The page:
Growing a Geospatial Information Culture in the DoD:
Written by Brian Cullis
Growing a geospatial information culture in the Department of Defense (DoD)? Wait one minute—haven’t warfighters been using geospatial information for centuries? You are absolutely right—the DoD already makes remarkably innovative and extensive use of geospatial technologies for intelligence and combat operations in the battlespace.
During my Air Force career, I investigated the use of geographic information systems (GIS) purchased by U.S. Army, Navy, Marine Corps, National Guard and Air Force organizations for installation and environmental management use outside of the battlespace, in what I call the “basingspace.” I found most enterprise GIS investments were abandoned shortly after implementation or fell far short of expected benefits.
The reason why was compelling.
The problem wasn’t with hardware or software, but orgware. These organizations failed to assess why they needed GIS in the first place.
The organizations successfully pursuing enterprise GIS adoption first clarified their missions, requirements and the decisions inherent to getting the job done. The processes driving these decisions were then examined to understand how geospatial data was already used or could be used to better support their decisions.
Only then did they look for technology to exploit their data. This auditable trail linking mission, requirements, decisions, data and technology proved critical to building a strong case for investing aggressively in geospatial information resources and igniting culture change.
Organizational culture can be defined simply as “the way things get done around here.” I’d suggest a geospatial information culture could be described as “how geospatial information is used to get things done around here.”
Notice I intentionally make no reference to technology, especially since most senior executives are more concerned with outcomes than specific ways and means. Geospatial technology is absolutely a vital means to this end, but the specific technology, like organizational priorities, will constantly change.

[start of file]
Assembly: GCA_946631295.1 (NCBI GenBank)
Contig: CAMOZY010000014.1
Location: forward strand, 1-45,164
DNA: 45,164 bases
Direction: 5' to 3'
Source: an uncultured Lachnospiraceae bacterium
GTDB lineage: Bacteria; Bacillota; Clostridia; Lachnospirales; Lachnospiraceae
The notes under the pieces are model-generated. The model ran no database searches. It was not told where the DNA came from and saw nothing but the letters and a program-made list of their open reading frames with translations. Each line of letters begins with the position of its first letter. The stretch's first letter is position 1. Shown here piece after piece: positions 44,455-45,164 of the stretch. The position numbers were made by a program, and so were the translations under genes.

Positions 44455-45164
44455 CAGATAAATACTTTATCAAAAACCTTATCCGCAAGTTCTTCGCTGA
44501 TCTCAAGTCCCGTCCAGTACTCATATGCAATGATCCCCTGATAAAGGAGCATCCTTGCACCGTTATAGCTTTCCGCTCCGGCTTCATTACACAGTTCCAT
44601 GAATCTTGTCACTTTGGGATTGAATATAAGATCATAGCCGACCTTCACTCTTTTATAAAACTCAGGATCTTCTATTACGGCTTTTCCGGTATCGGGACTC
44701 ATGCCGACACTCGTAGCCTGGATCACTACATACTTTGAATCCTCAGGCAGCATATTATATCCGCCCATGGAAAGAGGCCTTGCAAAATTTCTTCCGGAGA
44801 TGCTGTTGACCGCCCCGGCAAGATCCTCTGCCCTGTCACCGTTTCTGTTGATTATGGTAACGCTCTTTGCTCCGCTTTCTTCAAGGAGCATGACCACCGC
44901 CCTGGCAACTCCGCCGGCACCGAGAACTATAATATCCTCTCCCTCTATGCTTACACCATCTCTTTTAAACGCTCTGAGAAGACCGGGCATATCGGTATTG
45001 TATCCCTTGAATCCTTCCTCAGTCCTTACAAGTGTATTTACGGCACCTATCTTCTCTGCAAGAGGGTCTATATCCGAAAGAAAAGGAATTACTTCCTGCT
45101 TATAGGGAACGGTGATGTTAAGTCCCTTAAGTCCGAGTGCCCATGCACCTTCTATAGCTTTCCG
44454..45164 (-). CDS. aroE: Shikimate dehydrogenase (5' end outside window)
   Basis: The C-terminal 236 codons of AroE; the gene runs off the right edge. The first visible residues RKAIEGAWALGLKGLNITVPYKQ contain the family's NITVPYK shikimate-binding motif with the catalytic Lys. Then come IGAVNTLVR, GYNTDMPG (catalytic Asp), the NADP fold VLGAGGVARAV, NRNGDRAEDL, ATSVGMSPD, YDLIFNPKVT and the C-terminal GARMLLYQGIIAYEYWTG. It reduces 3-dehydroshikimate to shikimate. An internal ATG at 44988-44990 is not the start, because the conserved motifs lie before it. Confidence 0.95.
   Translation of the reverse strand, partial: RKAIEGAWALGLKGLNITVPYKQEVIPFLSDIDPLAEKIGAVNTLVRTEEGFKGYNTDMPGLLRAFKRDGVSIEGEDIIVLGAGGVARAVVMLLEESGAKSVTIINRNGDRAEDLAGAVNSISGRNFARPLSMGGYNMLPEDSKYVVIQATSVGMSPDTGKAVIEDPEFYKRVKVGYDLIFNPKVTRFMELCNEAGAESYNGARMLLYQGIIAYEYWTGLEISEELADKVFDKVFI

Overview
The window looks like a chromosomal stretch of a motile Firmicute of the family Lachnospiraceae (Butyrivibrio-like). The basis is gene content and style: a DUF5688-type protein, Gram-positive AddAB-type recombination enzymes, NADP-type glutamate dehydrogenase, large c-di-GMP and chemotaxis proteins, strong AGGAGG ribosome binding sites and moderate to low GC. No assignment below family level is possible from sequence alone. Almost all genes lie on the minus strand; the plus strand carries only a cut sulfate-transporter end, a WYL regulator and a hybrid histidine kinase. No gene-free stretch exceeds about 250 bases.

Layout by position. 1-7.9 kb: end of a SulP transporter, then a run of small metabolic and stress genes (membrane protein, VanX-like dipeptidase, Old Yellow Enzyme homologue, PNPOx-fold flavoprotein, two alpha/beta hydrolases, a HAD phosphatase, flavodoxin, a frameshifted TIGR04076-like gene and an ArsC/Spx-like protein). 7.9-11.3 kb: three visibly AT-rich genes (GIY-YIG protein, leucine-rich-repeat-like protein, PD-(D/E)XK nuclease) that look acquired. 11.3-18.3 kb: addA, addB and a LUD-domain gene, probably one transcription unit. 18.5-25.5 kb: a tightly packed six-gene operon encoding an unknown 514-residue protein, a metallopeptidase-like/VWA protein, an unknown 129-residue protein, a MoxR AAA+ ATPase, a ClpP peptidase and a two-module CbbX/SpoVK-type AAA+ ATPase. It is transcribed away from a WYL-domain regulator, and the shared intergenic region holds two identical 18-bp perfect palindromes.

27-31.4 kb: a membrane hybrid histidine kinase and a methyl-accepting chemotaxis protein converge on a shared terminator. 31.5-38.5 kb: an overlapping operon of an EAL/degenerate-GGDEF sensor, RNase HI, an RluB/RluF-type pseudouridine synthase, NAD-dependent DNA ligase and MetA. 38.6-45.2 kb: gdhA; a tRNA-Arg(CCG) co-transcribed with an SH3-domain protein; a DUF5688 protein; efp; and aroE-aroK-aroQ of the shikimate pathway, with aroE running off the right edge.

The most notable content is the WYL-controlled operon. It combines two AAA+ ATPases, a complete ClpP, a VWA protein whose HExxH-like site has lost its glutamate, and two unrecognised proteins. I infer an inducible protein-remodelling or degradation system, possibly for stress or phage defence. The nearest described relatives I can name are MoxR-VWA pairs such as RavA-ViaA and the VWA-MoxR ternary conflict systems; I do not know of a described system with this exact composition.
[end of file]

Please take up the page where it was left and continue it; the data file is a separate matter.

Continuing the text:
Rather, our focus should be on building a geospatial culture that validates, delivers and sustains the value of geospatial information for the installation and environmental missions amidst ever-changing personnel, priorities and technologies. To ensure sustained support from senior leaders, the vision of a geospatial enterprise must emphasize the merits of geospatial information to mission goals. In turn, this culture reinforces confidence in sustaining investment in an enterprise GIS aligned with organizational goals.
For more than 20 years, Woolpert and several other industry teams have been assisting the Armed Services in growing a geospatial enterprise. The process has not been without its challenges, but real progress can be seen in the evolution of basingspace geospatial technology adoption over the past two decades.
In my next blog, I’ll lay out the culture change process I adopted from Harvard Business School many years ago that has proven to be fertile ground for growing a new geospatial information culture in the DoD. I welcome your ideas so that together, we may cultivate a new geospatial information culture.
Brian Cullis, Ph.D.
Dr. Brian Cullis has more than 30 years of experience working in a geospatial information resource leadership position. Through both active duty and private sector careers, he has helped organizations build effective strategies for organizing and delivering enduring geospatial IT capabilities, starting with the USAF GeoBase Program in 2001. Brian’s drive for continual improvement has been integral to the development, sustainment and enhancement of geospatial information and services capabilities in DoD beyond the battlespace.